This article was published on February 20, 2018

Silicon Valley has diversity problems, now let’s focus on a fix

Silicon Valley has diversity problems, now let’s focus on a fix
Guðrun í Jákupsstovu
Story by

Guðrun í Jákupsstovu

Former writer, TNW

“Silicon Valley has developed an echo-chamber. It doesn’t require a lot of research to clearly see that the majority of people working there are very similar when it comes to race, gender, socioeconomic background, and education. And that is a huge diversity problem.”

These blunt words were spoken by Y-Vonne Hutchinson, an American diversity activist who recently spoke at the TechChill conference hosted in Riga, Latvia. Hutchinson is a former international human-rights lawyer and founder of the diversity-focused consultancy firm, ReadySet. The firm specializes in helping and training tech-companies to hire diversely, fight bias and eliminate harassment in the workspace.

TechChill is a conference celebrating the world of tech and innovation. While there is a lot to celebrate, there are also many problematics in the world of tech that need to be continually addressed.  Hutchinson took the main stage at TechChill to address some of these problems, like biased AI, homogenous workforces, and inclusive working environments.

TNW sat down with the activist to talk about the problems of homogenous workforces, the importance of diversity specifically in the tech industry, the future of labor in general, and if there is any hope whatsoever.

And the Valley echoed

Hutchinson’s experience has taught her that there are two key elements to establishing a  working environment that makes good, ethical decisions:

Diversity and an inclusive work culture. When people of many diverse backgrounds work together, the chances of different points of view are higher and that will lead to more nuanced decisions being made. When the working culture is inclusive as well, there is a higher chance of these different points of view being listened to and evaluated.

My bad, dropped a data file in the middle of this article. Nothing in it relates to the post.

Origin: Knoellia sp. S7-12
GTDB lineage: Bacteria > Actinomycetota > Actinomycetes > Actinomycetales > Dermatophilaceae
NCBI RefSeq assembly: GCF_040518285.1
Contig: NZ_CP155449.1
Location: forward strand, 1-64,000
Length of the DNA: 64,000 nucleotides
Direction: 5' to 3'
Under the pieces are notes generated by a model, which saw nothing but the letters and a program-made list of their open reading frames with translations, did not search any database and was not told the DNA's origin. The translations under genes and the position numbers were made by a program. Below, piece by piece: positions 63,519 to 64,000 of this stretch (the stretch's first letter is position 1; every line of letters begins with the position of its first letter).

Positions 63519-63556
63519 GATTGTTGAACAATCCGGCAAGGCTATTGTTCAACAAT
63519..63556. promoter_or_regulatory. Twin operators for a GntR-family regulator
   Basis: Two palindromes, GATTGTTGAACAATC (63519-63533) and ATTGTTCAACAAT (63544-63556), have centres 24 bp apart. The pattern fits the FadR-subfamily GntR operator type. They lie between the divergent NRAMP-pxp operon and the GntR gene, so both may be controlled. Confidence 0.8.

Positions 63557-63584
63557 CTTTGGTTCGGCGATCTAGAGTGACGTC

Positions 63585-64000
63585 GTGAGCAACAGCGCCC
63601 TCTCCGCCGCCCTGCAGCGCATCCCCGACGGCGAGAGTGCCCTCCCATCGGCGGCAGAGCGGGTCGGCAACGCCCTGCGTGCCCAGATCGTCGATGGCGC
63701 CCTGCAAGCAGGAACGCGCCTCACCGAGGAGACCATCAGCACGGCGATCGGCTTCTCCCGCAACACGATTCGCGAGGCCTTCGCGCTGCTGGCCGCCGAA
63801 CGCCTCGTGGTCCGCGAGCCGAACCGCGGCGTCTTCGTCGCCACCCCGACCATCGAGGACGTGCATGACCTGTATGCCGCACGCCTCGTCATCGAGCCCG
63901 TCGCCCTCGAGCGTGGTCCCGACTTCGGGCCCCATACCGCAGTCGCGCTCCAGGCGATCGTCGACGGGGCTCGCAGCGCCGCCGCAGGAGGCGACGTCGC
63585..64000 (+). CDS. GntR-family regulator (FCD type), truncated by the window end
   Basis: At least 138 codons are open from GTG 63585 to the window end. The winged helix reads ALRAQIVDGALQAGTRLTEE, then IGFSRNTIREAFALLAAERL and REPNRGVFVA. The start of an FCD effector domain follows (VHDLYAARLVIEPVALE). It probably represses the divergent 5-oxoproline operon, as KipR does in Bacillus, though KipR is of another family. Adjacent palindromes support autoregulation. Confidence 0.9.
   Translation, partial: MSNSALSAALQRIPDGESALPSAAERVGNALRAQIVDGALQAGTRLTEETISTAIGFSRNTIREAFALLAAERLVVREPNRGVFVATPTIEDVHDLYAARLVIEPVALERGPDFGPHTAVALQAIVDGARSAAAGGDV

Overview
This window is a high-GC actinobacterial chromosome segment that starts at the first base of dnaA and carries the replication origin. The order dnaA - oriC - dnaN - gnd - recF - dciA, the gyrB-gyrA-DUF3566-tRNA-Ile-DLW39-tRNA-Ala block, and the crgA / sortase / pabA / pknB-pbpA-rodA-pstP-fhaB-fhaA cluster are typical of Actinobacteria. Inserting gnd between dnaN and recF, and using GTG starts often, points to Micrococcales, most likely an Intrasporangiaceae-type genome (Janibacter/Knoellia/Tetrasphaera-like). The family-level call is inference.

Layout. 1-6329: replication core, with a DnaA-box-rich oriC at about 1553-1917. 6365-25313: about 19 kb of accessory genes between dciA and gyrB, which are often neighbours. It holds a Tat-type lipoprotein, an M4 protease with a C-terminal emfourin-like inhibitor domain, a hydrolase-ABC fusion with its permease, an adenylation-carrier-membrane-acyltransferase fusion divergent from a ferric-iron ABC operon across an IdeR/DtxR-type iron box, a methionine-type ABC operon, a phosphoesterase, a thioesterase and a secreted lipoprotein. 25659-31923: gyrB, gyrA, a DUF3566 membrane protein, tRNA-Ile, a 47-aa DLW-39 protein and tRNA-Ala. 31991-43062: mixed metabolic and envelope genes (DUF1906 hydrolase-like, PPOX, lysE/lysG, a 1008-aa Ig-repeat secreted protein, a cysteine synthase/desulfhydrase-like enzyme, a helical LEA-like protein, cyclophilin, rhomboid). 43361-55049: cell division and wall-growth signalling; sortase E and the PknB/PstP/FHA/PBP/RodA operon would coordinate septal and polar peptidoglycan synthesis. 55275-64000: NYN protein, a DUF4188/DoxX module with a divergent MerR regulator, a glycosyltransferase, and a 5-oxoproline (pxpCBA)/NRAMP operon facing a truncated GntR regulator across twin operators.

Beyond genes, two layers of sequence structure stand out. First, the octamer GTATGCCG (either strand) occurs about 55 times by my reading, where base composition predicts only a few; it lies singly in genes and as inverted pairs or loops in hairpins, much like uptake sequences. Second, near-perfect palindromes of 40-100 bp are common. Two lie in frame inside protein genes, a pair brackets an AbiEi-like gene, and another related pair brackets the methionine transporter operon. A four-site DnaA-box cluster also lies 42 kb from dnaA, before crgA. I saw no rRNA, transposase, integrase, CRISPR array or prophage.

The problem, according to Hutchinson, is that Silicon Valley does not fulfill these criteria. The workforce in Silicon Valley is overwhelmingly male, white or Asian, while females, African-Americans, and Latinos are significantly underrepresented.

“The thing about echo-chambers is they develop when there are many similar people working together, or when the work culture has become accustomed to taking similar decisions. There is not much room for different opinions and points of view”

Hutchinson explains that the lack of diversity and symptoms of Silicon Valley group-thinking is clearly evident in biased AI-algorithms, that we’ve seen so many examples of. The Google Photos facial recognition app that compared black people to gorillas, the Amazon Prime delivery-system that did not serve predominantly black neighborhoods, the AI-driven website, Beauty.AI, which only deemed white people as “beautiful” and Microsoft’s AI-bot, Tay, that posted anti-Semitic content are only a few of countless examples of where algorithms have been fed biased data.

When workforces are as homogenous as they commonly are in the Valley, it is inevitable that the products are full of blindspots. We as humans are limited in our knowledge and understanding, and our gender, race, and age do impact the way we see and experience the world. If these different understandings and experiences are not represented in the products that the industry produces, then it’s a no-brainer that we end up in situations like this.

Social climb or vicious circle

Besides, tech companies might become able to produce fewer sexist or racist algorithms if they invest more in diversity. Hutchinson notes that the benefits of diversity are not only for the gain of tech companies. It’s for the entire society